And besides, it would’ve been reasonable to be able to do the Divine Beasts after beating Ganon. It could’ve left room for different dialogue with the ghosts of the Champions. You still could’ve gotten their unique powers, which help with combat and mobility anyway. Considering how the goal was to let each player craft their own story, I think this might’ve been a good way to do it. For example, if you found Mipha (Link’s pseudo-love interest) after saving Zelda, it could’ve triggered some dialogue like, “It’s obvious you care a great deal about her. I hope the two of you are happy together.” Then maybe Link reacts in some way that expresses the conflict he feels about her.
As it is, the game takes an interesting approach by giving you more story depending on whether you explore the world. It also focuses the story more on Princess Zelda and her struggle to live up to her father’s expectations. You get to see her reach her lowest point when all is in ruin, but then go hold off Ganon herself for a century. Pretty darn badass. I think generally this is a good idea, making Zelda more human and relatable.
But in case I haven’t dug a deep enough hole, I have some problems.
See, I think the story is meant to creature an emotional throughline for the player. Since the whole point of the story is to defeat Ganon and save Zelda, the only goal should be to make the friendship between Link (the player) and Zelda as remarkable as can be. Sure the Champions are awesome and unique, and their stories are expanded in a big way by the Ballad of the Champions DLC, but the core relationship is between Zelda and Link. A lot of people raise the problem, though, that Link is a complete non-character.
He doesn’t have voice acting, or lines of dialogue, or…facial expressions. He’s more of a blank slate than he should be, at least when he interacts with Zelda. I looked at the story cutscenes wondering the whole time why Zelda values Link as a friend when he has no emotional affect. There are bits and pieces in the game that explain why Link is so stoic, but I don’t think some show of emotion was out of the question. Body language and expressions did the job in Twilight Princess, but I don’t think they were enough in this game.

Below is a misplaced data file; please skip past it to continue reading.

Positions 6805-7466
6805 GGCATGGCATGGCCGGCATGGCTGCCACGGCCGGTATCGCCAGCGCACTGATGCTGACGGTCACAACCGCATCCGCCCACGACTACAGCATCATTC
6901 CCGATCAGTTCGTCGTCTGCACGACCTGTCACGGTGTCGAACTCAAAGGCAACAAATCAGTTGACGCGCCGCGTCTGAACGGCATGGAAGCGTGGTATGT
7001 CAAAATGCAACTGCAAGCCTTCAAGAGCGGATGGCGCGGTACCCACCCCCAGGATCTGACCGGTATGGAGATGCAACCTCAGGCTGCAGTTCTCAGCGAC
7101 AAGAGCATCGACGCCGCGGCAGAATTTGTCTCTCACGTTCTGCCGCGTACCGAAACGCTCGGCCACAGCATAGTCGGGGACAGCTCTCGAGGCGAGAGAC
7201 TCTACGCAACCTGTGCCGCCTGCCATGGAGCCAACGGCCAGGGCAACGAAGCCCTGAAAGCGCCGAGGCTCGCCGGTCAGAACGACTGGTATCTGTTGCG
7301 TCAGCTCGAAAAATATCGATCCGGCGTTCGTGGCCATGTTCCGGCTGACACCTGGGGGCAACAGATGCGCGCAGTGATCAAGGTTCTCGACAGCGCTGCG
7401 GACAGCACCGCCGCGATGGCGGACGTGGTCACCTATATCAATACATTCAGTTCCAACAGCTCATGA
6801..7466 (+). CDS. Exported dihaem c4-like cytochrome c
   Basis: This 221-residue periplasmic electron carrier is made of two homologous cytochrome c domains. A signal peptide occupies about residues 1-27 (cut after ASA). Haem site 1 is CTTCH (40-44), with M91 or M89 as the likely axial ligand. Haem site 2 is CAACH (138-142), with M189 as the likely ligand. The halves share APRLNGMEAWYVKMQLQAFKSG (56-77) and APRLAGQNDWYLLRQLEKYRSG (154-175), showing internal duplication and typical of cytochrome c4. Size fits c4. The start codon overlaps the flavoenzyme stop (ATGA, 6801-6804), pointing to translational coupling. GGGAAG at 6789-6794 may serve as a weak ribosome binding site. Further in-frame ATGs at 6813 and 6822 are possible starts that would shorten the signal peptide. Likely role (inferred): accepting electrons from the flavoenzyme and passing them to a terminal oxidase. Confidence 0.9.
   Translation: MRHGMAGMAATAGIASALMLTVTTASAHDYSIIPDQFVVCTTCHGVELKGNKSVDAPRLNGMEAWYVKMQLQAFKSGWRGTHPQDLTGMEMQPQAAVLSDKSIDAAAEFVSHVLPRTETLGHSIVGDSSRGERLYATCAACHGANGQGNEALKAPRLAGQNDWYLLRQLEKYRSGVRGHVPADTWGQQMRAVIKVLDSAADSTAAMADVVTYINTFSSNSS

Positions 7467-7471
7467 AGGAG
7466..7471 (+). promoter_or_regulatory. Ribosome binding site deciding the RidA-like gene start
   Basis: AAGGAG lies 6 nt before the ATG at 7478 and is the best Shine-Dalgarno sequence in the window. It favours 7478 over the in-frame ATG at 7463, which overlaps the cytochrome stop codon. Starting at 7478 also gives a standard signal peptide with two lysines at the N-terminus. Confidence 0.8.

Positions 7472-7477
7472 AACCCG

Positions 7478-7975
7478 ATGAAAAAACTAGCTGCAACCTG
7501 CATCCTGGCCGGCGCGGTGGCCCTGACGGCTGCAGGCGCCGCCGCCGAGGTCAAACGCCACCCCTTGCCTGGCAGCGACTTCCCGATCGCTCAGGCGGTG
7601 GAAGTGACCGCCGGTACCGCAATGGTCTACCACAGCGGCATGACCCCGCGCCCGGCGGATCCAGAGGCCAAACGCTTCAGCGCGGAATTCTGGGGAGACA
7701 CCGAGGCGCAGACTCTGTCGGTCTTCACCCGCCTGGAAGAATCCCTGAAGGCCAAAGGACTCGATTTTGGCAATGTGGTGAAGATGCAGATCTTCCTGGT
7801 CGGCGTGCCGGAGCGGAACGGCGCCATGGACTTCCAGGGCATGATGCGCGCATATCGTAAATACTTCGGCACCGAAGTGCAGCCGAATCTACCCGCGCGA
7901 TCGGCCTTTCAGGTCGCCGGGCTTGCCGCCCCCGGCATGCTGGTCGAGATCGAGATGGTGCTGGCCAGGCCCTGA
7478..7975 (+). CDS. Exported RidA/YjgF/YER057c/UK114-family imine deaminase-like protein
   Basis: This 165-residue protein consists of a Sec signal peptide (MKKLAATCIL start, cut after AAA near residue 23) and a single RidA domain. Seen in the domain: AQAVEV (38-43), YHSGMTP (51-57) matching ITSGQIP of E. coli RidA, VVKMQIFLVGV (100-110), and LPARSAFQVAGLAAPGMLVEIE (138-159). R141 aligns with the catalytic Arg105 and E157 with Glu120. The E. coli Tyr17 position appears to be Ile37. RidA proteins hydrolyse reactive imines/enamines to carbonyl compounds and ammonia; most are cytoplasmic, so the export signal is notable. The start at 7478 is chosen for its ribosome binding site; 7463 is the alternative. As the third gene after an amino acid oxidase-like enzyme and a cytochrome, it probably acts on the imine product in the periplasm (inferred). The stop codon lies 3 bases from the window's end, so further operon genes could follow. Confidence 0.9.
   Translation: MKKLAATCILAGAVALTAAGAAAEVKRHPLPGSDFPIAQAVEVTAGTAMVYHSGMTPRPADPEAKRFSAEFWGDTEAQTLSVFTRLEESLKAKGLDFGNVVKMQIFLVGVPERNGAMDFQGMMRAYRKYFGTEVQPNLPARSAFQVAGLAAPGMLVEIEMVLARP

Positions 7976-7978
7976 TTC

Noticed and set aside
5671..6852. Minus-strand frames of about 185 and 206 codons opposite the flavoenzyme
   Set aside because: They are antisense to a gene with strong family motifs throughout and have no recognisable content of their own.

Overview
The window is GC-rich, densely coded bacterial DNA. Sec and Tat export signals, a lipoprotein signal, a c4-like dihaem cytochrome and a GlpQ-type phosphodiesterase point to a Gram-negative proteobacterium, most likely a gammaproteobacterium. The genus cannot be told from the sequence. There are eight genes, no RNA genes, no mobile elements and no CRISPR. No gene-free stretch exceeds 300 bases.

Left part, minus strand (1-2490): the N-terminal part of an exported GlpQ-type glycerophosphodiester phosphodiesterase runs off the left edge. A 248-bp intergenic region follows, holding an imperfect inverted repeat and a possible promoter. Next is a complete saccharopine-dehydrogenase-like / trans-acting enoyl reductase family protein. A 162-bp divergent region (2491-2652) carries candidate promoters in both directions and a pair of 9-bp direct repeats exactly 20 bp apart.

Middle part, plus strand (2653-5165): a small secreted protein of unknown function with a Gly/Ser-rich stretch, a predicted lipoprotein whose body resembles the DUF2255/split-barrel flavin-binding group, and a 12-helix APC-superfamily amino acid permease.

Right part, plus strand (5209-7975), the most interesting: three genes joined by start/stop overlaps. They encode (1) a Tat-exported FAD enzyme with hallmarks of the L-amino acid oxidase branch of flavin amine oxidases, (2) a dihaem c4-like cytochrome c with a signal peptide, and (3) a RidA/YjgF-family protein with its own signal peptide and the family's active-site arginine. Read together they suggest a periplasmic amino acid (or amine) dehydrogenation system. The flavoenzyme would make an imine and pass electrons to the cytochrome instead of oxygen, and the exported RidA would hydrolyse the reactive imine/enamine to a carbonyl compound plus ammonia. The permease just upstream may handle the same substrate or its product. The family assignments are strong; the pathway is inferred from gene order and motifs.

When Zelda is free, and she asks at the end if Link remembers her, and then the scene is left hanging, I couldn’t help but laugh. Because I certainly don’t think he did.
And what about the actual people of Hyrule? Do they all rejoice at the destruction of the great Calamity, do they play any part in the climactic moment of triumph? Not really. Or at least, you don’t get to see it. That’s a shame, because I thought the NPCs in this game were pretty charming.
This game is pretty fun to play actually. This is the first Zelda game with true physics, and the devs make the most of them. Things go flying and tumbling, which lends great energy to combat. Items are replaced by runes, most of which you get on the Great Plateau at the beginning of the game. I think this was an attempt to emulate the renting system from A Link Between Worlds.
I think I like this idea. The game doesn’t get bogged down by useless items that have to be used in specific situations. Instead all you need is stuff that manipulates the world around you, and I think that’s kind of cool.
The biggest problem I have is that I felt no real sense of building an arsenal. I think that’s partially because you don’t obtain items. But I think it’s more because of weapon degradation.
Shields, bows, swords, and spears all wear down in this game. This is kind of a good idea from a survival point of view, because it means you have to rely on the items you find. It especially kicks in on places like Eventide Island, another awesome shrine where you temporarily lose all you equipment. But when you get the best weapons in the game, you’d hope that they last a good long while without breaking. Instead I feel like I can’t rely on this stronger equipment, like I have to preserve it because I don’t want to lose it. Even the Master Sword, the most powerful weapon in all of Zelda, runs out of energy constantly.
I wouldn’t suggest getting rid of weapon degradation, but I think it should be rebalanced, or replaced with a repair system. For example, if some of the guardian materials you find from shrines went into fixing your super-strong guardian swords, it creates a good use for them. Maybe wood could be used to repair Boko clubs. Heck, maybe this could open the door for an upgrade system. This would add to the whole survival aspect and add value to scavenging ruins.